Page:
A University of Regina psychology researcher is trying to use self-compassion as a tool to help people overcome social anxiety disorder.

'Being self-critical is associated with a whole host of negative psychological outcomes.'
- Michelle Teale Sapach 

"My goal is to find an alternative approach that is accessible by most people," said Michelle Teale Sapach in an interview with CBC Radio's Saskatoon Morning.

We all suffer some social anxiety, Teale Sapach said. It may surface, for example when giving a presentation or having to speak to the boss at work.

But with social anxiety disorder, she said, people find themselves having difficulties in day-to-day situations.  

"So their work suffers or they have difficulties in their social relationships."

Generic drugs

There are many treatments available for social anxiety, including medications. Michelle Teal Sapach, however, is trying to show that self-compassion can also be an effective approach. (Joe O'Connal/Canadian Press)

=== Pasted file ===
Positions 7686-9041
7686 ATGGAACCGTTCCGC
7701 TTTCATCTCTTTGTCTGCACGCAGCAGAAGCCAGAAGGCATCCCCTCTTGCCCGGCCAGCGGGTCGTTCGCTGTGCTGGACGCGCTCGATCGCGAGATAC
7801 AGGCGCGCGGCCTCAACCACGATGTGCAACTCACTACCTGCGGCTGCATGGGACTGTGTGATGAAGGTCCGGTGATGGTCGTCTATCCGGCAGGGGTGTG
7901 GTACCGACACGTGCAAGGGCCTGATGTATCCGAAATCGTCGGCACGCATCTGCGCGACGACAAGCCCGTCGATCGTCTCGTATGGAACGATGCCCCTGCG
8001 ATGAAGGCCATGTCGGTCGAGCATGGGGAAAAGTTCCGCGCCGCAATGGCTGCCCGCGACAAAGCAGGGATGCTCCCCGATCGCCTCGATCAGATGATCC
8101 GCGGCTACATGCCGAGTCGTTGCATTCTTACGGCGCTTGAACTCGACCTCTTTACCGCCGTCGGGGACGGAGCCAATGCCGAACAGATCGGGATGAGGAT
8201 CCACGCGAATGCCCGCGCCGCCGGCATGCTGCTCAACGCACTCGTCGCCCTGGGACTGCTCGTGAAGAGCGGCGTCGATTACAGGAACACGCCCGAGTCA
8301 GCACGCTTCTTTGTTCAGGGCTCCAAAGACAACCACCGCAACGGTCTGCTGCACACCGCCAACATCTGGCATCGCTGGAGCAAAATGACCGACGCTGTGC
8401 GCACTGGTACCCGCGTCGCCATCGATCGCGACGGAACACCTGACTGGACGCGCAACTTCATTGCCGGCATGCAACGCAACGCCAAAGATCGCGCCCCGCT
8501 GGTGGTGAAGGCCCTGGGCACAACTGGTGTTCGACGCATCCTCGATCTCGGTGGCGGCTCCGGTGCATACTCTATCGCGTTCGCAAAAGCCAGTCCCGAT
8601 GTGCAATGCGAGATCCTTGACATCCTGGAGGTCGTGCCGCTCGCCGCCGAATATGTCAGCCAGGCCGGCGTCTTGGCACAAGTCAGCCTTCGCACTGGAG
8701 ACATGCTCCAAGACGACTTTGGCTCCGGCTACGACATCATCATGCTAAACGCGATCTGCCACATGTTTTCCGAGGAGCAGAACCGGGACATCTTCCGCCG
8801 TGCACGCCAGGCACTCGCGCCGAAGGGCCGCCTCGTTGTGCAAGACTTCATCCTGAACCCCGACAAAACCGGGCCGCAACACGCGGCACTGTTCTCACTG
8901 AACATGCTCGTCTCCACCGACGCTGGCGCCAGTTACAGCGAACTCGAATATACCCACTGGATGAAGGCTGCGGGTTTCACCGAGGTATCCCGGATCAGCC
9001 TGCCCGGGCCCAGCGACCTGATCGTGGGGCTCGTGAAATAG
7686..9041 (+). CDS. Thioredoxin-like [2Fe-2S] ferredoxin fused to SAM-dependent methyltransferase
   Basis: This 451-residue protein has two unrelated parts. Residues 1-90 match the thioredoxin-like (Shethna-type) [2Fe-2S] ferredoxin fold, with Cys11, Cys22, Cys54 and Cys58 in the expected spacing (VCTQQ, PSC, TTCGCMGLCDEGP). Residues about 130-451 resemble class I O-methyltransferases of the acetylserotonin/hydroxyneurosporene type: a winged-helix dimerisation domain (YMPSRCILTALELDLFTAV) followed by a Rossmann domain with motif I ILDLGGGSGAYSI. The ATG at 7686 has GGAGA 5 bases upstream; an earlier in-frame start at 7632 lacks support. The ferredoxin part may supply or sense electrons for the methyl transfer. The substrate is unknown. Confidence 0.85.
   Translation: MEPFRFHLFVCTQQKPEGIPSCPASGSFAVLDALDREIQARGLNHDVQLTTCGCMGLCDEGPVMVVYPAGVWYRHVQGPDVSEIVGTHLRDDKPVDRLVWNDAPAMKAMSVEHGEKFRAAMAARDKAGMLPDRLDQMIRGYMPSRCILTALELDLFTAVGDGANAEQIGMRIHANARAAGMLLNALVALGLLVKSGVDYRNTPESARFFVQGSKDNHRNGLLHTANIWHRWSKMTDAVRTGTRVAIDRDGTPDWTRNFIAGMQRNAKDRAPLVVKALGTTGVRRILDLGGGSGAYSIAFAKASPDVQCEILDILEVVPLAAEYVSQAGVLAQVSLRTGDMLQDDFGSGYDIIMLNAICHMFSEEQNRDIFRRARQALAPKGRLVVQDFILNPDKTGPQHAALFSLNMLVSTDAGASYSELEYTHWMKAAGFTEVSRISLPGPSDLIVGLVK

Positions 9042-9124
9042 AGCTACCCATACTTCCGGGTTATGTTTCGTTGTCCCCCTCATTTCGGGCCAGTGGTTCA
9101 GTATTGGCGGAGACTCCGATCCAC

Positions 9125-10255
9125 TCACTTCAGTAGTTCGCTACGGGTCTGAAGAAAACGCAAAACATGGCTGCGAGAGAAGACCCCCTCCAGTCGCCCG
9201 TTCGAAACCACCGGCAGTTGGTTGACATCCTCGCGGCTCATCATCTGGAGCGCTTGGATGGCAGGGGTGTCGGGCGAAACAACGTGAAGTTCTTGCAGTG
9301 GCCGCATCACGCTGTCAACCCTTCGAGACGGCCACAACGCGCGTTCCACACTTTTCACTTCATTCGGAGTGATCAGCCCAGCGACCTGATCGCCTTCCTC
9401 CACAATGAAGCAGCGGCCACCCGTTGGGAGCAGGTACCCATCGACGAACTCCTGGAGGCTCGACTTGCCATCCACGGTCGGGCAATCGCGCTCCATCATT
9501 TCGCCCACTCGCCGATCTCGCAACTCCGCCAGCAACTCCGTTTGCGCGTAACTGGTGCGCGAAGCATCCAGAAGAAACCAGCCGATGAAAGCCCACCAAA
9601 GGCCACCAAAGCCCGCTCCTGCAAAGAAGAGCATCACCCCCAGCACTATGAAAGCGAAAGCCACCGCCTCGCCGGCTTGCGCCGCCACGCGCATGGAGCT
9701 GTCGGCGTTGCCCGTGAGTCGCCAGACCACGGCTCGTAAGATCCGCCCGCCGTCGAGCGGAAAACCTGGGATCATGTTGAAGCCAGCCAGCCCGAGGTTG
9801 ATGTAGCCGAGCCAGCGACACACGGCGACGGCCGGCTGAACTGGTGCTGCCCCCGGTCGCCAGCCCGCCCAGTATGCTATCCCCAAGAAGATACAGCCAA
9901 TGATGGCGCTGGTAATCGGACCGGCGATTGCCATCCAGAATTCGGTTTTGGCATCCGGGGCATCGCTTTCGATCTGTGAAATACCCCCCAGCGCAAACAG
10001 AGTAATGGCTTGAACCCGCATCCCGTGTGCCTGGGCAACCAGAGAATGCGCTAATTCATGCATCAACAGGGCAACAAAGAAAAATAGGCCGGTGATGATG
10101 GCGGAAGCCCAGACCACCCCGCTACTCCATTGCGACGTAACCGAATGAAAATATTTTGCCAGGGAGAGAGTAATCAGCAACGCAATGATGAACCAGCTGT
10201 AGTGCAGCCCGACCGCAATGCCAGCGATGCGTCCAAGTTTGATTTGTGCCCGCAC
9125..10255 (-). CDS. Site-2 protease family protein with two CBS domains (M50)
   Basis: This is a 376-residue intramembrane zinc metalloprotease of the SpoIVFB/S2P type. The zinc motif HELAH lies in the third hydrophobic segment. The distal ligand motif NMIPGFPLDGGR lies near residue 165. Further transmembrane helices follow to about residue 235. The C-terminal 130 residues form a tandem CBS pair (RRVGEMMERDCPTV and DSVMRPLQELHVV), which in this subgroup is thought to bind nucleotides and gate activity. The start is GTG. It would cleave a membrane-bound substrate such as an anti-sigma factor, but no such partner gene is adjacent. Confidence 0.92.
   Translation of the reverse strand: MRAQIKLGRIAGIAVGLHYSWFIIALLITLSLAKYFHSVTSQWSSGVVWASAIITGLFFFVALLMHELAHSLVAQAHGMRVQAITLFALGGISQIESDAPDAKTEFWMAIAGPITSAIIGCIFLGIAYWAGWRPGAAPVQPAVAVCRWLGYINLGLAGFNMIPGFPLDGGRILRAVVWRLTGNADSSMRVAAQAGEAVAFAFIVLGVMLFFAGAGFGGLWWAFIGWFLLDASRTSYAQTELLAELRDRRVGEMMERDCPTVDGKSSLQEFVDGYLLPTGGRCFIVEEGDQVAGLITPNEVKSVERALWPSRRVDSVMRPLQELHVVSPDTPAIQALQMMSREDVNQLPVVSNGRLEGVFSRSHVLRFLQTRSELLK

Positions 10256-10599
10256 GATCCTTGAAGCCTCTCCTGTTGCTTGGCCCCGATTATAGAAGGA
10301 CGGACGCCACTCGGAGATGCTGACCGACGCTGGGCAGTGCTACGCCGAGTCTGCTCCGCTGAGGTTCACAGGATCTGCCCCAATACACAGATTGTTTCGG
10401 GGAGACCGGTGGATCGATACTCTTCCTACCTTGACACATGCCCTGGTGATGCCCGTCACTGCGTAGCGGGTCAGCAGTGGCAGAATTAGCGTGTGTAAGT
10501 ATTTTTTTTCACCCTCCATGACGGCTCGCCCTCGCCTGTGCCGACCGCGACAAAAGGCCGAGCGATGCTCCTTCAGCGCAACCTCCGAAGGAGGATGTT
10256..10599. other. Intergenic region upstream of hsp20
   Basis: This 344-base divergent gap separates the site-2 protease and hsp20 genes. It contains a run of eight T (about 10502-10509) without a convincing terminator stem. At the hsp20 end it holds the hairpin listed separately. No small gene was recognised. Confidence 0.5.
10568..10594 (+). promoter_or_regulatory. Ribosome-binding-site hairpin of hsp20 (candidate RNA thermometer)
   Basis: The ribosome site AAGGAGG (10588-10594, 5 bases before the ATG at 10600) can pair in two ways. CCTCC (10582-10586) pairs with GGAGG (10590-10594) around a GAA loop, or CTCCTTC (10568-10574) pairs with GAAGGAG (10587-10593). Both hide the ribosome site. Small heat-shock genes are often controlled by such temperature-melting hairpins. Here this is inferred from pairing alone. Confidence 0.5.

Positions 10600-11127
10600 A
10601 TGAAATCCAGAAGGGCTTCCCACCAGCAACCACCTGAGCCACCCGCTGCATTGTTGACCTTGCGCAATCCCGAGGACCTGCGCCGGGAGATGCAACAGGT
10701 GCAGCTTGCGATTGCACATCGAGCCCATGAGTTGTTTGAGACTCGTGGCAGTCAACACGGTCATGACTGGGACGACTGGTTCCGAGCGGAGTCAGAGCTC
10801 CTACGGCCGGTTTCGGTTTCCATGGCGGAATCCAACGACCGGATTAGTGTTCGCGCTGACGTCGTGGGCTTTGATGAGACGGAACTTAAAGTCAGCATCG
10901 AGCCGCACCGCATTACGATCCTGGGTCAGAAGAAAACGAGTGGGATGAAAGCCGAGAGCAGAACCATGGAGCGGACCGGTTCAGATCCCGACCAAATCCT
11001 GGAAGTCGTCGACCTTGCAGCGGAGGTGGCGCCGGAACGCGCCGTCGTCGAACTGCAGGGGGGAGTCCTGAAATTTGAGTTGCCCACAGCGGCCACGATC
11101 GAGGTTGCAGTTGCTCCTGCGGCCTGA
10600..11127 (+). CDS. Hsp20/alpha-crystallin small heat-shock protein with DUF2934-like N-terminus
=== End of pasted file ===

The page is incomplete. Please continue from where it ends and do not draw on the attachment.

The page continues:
Finding a friend within 

That's where self-compassion comes in; the practice is well-known and has established itself as the more mindful alternative to medicine when trying to build self-esteem.  

Teale Sapach said quieting that negative inner voice is the key.

"Being self-critical is associated with a whole host of negative psychological outcomes like depression, anxiety and stress."

Self-compassion, she said, asks people to change that critical inner voice and to begin "talking to ourselves like we would to a friend in distress or in a difficult situation, cultivating our inner capacities for self-compassion, and directing that towards ourselves."

Online self-help 

So, although the practice of self-compassion is well established, it has not been proven to be an effective treatment for social anxiety disorder, according to Teale Sapach.

"We have effective treatment out there," she said. "But they're not always effective for everyone."

Teale Sapach is now looking for 75 people who suffer from social anxiety disorder to take part in a study to determine if self-compassion is an appropriate treatment.

Accessibility, she said, comes in the form of an on-line self-help approach that Teale Sapach believes will be extremely useful in rural areas where face-to-face care is impossible to find.

If you are interested in participating in the study you can call 306-337-2473 or e-mail self.compassion@uregina.ca 

with files from CBC Radio's Saskatoon Morning